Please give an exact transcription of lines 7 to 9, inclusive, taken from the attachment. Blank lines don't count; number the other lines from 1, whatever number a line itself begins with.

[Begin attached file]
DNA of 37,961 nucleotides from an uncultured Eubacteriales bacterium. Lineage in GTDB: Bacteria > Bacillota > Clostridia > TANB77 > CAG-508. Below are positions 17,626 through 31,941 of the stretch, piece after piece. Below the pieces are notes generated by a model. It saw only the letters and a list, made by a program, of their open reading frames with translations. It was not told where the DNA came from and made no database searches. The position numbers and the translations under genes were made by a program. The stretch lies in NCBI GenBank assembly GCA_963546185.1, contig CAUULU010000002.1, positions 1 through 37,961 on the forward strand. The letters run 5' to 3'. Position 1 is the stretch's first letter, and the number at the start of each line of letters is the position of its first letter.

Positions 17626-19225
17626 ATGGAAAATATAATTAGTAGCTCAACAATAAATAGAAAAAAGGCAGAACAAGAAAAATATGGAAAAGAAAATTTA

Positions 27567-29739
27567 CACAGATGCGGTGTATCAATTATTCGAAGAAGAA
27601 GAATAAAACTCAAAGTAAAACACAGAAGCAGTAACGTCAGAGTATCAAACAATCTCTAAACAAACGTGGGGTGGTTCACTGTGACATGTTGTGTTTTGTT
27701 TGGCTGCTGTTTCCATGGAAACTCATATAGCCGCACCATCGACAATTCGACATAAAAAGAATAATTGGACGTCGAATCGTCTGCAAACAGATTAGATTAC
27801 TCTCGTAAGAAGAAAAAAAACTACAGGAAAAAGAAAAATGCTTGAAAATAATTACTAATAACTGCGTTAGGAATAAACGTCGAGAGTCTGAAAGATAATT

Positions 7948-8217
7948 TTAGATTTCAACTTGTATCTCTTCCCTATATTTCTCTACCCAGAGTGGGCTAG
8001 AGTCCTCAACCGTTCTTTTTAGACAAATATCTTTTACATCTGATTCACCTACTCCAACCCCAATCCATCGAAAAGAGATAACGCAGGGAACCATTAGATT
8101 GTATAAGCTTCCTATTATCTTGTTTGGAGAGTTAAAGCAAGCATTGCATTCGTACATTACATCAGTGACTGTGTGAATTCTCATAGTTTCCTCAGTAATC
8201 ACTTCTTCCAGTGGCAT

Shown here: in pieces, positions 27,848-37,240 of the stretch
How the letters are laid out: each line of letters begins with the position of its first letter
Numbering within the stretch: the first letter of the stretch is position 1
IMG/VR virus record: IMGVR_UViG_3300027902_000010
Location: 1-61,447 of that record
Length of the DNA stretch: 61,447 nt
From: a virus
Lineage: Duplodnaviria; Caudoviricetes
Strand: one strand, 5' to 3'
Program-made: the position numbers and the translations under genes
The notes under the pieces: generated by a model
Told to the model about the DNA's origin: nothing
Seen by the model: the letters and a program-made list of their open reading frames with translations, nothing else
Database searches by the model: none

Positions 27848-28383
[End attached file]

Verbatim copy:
27701 TGGCTGCTGTTTCCATGGAAACTCATATAGCCGCACCATCGACAATTCGACATAAAAAGAATAATTGGACGTCGAATCGTCTGCAAACAGATTAGATTAC
27801 TCTCGTAAGAAGAAAAAAAACTACAGGAAAAAGAAAAATGCTTGAAAATAATTACTAATAACTGCGTTAGGAATAAACGTCGAGAGTCTGAAAGATAATT

Positions 7948-8217